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Health officials say more West Nile virus detected, rabid bat found in swimsuit

Central District Health officials say that West Nile virus has now been detected in mosquito pools in Ada and Elmore counties.
Credit: KTVB
Mosquitoes can spread the West Nile virus to humans and livestock.

BOISE, Idaho — Summer activities are in full swing and health officials are urging people to take extra precautions because of some common threats.

First, Central District Health officials say that West Nile virus has now been detected in mosquito pools in Ada and Elmore counties.

On Wednesday, the Ada County Mosquito Abatement District confirmed the presence of the virus in three separate mosquito traps in Kuna. In each case, these are the first reported incidences of the virus in the two counties.

Secondly, CDH says a bat found recently in Boise County has tested positive for rabies. The bat was found in a swimsuit that was stored outside overnight. This is the first rabid bat reported in CHD's jurisdiction this year and bring the statewide total to five. Those who came in contact with the bat are getting preventive treated for rabies.

Health officials want to remind the public to stay safe this summer by protecting themselves from such threats and possible related illnesses.

"These are common threats that we see each summer, but we want to remind people they need to remain diligent in protecting themselves from mosquito bites, and that wildlife, like bats, can be a source of rabies – it's a good opportunity for parents to talk to their kids about ways to stay safe, too," said Lindsay Haskell, Communicable Disease Control Manager at Central District Health.

Without treatment, rabies is virtually 100 percent fatal in people and animals. CDH reminds people to avoid contact with bats. In Idaho, bats with rabies are typically reported between March and November. Last year, 17 bats tested positive for rabies statewide; no area in Idaho is considered rabies-free. 

While bats are an important part of our ecosystem and most do not carry rabies, CDH offers the following tips to protect yourself and pets: 

• Never touch a bat with your bare hands.

• If you have had an encounter with a bat, seek medical attention. 

• If you come in contact with a bat, save the bat in a container without touching it and contact your health department to arrange testing for rabies. Whenever possible, the bat should be tested to rule out an exposure to rabies. During regular business hours in Ada, Boise and Elmore Counties, call 208-327-7499 and in Valley County, call 208-634-7194. After business hours in all counties, call 1-800-632-8000.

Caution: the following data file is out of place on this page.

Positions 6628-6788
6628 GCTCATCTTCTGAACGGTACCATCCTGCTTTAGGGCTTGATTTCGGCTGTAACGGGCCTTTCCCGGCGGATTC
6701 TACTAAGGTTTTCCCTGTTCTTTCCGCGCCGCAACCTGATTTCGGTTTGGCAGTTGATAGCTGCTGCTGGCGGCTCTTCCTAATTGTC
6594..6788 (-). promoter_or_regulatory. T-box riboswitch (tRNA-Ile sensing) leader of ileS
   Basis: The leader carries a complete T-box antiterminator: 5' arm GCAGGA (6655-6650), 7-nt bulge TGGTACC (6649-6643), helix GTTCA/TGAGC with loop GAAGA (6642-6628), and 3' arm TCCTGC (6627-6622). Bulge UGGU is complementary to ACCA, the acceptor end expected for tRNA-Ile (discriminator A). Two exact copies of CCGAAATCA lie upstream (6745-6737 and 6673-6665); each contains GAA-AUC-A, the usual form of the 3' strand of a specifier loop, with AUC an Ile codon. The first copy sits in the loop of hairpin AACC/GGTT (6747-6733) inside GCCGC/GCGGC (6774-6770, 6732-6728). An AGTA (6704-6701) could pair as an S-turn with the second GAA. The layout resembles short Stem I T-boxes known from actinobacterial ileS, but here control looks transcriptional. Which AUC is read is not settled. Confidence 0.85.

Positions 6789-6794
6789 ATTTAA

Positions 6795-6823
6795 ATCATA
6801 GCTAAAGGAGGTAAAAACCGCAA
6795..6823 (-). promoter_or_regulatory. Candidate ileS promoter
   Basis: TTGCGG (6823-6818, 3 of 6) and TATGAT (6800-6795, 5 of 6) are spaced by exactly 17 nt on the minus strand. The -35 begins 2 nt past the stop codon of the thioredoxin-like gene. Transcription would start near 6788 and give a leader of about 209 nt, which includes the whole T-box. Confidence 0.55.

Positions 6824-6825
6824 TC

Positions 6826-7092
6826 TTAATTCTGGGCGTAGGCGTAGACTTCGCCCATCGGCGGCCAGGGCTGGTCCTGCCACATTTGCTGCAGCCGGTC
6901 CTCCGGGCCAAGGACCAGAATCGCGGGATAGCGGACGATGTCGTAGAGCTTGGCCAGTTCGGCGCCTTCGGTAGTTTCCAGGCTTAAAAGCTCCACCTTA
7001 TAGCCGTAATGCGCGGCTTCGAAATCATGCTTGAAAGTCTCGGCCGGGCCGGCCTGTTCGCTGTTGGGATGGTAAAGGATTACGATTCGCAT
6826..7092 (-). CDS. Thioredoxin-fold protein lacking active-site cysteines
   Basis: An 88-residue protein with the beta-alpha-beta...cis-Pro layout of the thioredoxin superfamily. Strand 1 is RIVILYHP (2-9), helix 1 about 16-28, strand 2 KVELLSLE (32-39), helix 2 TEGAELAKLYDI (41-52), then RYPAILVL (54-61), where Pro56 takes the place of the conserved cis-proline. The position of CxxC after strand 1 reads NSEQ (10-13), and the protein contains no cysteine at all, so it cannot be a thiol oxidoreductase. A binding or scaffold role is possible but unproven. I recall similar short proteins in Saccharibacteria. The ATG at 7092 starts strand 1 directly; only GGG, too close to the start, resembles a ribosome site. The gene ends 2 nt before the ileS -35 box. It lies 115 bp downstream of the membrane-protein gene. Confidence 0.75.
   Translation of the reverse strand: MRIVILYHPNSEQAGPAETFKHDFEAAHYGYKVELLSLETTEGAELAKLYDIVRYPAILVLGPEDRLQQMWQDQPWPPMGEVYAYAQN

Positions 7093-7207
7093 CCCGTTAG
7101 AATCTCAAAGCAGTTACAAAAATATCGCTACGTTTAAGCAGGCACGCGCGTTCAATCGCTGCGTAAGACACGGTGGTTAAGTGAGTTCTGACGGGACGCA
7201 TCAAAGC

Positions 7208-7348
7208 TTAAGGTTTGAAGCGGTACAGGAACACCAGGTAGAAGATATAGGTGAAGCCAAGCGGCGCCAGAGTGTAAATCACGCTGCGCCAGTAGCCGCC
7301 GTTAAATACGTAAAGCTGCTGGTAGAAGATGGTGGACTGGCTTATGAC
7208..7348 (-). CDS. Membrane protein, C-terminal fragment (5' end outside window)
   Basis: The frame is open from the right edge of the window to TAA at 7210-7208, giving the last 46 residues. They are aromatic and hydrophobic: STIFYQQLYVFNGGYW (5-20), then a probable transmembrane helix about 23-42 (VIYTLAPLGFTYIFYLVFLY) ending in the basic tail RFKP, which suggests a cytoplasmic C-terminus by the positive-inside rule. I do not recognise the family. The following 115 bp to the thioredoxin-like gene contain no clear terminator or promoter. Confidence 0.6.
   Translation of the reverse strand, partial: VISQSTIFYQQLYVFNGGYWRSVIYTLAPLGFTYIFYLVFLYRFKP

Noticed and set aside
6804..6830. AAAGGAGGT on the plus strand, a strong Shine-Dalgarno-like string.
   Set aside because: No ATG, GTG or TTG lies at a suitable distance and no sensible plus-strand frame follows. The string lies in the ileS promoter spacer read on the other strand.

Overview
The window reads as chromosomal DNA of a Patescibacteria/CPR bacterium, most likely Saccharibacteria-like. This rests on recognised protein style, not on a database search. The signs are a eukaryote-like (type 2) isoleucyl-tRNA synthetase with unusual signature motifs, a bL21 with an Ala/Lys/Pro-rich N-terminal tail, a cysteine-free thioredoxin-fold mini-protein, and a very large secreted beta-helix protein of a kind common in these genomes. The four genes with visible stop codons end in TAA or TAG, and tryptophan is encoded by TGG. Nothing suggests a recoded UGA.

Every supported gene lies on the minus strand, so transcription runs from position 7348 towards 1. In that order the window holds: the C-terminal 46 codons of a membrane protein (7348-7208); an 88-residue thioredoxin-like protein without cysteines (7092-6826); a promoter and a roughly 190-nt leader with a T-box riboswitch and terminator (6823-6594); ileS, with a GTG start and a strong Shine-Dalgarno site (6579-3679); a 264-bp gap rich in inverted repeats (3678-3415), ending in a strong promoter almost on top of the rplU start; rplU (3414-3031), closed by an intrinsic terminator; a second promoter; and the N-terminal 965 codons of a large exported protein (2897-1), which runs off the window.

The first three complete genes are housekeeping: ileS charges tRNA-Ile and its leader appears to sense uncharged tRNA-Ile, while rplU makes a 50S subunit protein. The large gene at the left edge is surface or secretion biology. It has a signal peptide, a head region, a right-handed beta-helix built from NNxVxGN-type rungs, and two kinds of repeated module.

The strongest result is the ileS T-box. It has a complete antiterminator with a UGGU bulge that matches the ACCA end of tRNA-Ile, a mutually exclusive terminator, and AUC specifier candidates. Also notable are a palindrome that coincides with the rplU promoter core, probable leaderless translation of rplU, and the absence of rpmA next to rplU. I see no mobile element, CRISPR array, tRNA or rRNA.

• Always vaccinate your pets for rabies, including horses. Pets may encounter bats outdoors or in the home.

• Bat-proof your home or cabin by plugging all holes in the siding and maintaining tight-fitting screens on windows. Bats can enter through holes the size of a quarter.

As for West Nile virus, both Ada and Elmore counties have treated the areas where the positive mosquito pools were detected to reduce the risk infection. In Ada County, three trap locations in Kuna tested positive for the virus; in Elmore County, just one location tested positive along Canyon Creek Road, north of Mountain Home.

The virus is usually contracted from the bite of an infected mosquito. Symptoms of infection can include fever, headache, body aches, nausea, vomiting, and sometimes swollen lymph glands or a skin rash. Most people infected with the virus do not develop any symptoms. 

To reduce the likelihood of West Nile virus infection, avoid mosquitoes, particularly between dusk and dawn when they are most active. In addition, you should:

• Cover up exposed skin when outdoors and apply DEET or other EPA-approved insect repellent to exposed skin and clothing. Carefully follow instructions on the product label, especially for children.

• Insect-proof your home by repairing or replacing screens. 

• Reduce standing water on your property; check and drain toys, trays, or pots outdoors that may hold water and harbor mosquito eggs.

•  Change birdbaths, static decorative ponds, and animal water tanks weekly because they may provide a suitable mosquito habitat.

The virus does not usually affect domestic animals, such as dogs and cats, but it can cause severe illness in horses and certain species of birds. People are advised to vaccinate their horses.  

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